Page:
Mojo (Publisher) (p.89) - 4 stars out of 5 -- "Dark, edgy, yet full of light and hope, BROTHER SINNER...is dazzling, moving too, and bordering on perfection."
Personnel: Kelly Joe Phelps (vocals, guitar).
Audio Mixer: Steve Dawson .
Recording information: The Henhouse, Vancouver, B.C.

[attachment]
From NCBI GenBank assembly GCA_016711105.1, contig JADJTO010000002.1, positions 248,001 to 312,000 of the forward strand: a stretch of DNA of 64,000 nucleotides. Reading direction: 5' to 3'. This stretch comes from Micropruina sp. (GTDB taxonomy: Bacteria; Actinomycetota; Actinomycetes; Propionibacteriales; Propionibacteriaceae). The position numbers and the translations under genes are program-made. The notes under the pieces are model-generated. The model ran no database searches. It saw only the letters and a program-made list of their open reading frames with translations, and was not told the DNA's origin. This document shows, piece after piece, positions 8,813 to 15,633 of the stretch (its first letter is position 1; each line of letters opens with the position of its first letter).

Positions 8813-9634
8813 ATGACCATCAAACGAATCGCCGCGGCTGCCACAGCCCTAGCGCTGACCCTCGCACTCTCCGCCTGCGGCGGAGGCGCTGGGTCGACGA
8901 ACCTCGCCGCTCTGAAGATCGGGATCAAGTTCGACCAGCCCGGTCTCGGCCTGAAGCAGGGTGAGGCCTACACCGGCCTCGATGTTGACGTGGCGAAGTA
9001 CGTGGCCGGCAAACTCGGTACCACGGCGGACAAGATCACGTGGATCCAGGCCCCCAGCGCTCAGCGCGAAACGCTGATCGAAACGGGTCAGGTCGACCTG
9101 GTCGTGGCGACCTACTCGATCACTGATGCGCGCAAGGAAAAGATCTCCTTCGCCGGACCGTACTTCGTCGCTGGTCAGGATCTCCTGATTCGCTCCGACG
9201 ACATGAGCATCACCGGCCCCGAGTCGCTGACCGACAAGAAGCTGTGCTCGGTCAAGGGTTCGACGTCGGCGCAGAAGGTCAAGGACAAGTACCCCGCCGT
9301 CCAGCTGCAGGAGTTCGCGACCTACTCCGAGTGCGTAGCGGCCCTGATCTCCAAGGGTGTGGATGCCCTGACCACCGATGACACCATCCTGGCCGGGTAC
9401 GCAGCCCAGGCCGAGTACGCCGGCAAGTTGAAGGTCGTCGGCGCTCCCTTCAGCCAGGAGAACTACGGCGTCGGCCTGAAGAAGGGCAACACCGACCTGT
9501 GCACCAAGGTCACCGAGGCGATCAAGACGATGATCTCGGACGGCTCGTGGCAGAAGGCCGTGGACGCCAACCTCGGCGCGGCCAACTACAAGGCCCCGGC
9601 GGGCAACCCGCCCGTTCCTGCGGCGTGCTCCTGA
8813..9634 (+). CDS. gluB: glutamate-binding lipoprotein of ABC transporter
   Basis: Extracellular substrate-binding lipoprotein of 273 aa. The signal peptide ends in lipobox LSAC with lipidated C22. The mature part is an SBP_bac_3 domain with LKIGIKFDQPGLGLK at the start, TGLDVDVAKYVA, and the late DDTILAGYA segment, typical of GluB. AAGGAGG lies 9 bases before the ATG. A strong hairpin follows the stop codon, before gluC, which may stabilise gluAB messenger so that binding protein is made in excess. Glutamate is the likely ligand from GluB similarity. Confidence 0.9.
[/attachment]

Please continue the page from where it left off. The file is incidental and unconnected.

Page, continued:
In 2009, guitarist and songwriter Kelly Joe Phelps pushed his own envelope with Western Bell, an all-instrumental, decidedly experimental record that has carved an iconoclastic niche in his catalog. Many thought it to be among his finest albums, and others felt it was too far outside the pale of his previous work to embrace. Their loss. Phelps then collaborated with songwriter Corinne West on the uneven Magnetic Skyline in 2010. After its subsequent tour, he took some time off before enlisting longtime friend, collaborator, and producer Steve Dawson to record Brother Sinner & the Whale. Recorded in mono with only his voice and guitar, the songs are -- mostly -- based on themes from the book of Jonah in the bible's Old Testament. Phelps has referenced and played old gospel songs throughout his career. In fact, there is a new reading of the traditional "I've Been Converted" which appeared on his debut album Lead Me On. But it's the originals, all rooted in country and blues gospel, that embrace with unflinching honesty a return to Phelps' evangelical roots, but he's older, wiser, repentant. His bottleneck slide playing and fingerpicking finesse are deft and fluid as ever. His writing is tight, full of solid melodies, beautiful couplets, biblical poetry, and lithe passages where lyrics and guitars blur and intertwine seamlessly. Check the slide blues opener "Talkin' to Jehova," where each sung line is trailed by intricate, steely fills that feed the next one. The weary "Hard Times They Never Go Away" reflects Doc Watson's ten-fingered folk-gospel style, but the lyrics and the instrumental interludes are pure Phelps, steeped in his brand of restless soul. His protagonist is out on the edge of the world, looking toward and longing for home. Speaking of instrumentals, there are two choice ones here: the gritty slide blues "Spit Me Outta the Whale," and the National Steel guitar-fueled closer, "Brother Pilgrim." The latter showcases his dazzling fingerstyle playing. No matter your spiritual beliefs, it's difficult to fault Phelps for such a warm, inviting, and brave recording. If conviction and quality are the measure of a songwriter and musician, the songs and performances on Brother Sinner & the Whale are the very measure of both. ~ Thom Jurek
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